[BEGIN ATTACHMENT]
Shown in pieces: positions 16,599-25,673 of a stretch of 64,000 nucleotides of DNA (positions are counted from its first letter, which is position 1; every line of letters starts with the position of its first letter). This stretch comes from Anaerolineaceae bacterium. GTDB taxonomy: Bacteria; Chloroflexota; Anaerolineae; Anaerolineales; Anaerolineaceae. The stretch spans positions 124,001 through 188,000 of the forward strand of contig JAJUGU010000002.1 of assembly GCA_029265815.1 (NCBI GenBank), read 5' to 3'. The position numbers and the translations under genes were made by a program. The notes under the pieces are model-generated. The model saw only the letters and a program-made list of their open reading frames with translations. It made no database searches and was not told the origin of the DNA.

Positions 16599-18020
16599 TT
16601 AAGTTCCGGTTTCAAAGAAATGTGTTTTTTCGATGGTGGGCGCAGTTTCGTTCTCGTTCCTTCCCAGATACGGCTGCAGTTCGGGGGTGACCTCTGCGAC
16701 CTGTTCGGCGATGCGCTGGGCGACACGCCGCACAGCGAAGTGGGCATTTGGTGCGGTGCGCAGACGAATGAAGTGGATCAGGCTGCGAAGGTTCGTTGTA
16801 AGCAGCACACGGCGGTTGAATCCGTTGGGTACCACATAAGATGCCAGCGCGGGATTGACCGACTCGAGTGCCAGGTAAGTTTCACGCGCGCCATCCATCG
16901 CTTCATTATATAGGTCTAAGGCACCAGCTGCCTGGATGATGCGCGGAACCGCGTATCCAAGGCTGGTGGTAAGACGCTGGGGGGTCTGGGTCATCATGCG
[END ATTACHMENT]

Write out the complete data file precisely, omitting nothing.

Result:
Shown in pieces: positions 16,599-25,673 of a stretch of 64,000 nucleotides of DNA (positions are counted from its first letter, which is position 1; every line of letters starts with the position of its first letter). This stretch comes from Anaerolineaceae bacterium. GTDB taxonomy: Bacteria; Chloroflexota; Anaerolineae; Anaerolineales; Anaerolineaceae. The stretch spans positions 124,001 through 188,000 of the forward strand of contig JAJUGU010000002.1 of assembly GCA_029265815.1 (NCBI GenBank), read 5' to 3'. The position numbers and the translations under genes were made by a program. The notes under the pieces are model-generated. The model saw only the letters and a program-made list of their open reading frames with translations. It made no database searches and was not told the origin of the DNA.

Positions 16599-18020
16599 TT
16601 AAGTTCCGGTTTCAAAGAAATGTGTTTTTTCGATGGTGGGCGCAGTTTCGTTCTCGTTCCTTCCCAGATACGGCTGCAGTTCGGGGGTGACCTCTGCGAC
16701 CTGTTCGGCGATGCGCTGGGCGACACGCCGCACAGCGAAGTGGGCATTTGGTGCGGTGCGCAGACGAATGAAGTGGATCAGGCTGCGAAGGTTCGTTGTA
16801 AGCAGCACACGGCGGTTGAATCCGTTGGGTACCACATAAGATGCCAGCGCGGGATTGACCGACTCGAGTGCCAGGTAAGTTTCACGCGCGCCATCCATCG
16901 CTTCATTATATAGGTCTAAGGCACCAGCTGCCTGGATGATGCGCGGAACCGCGTATCCAAGGCTGGTGGTAAGACGCTGGGGGGTCTGGGTCATCATGCG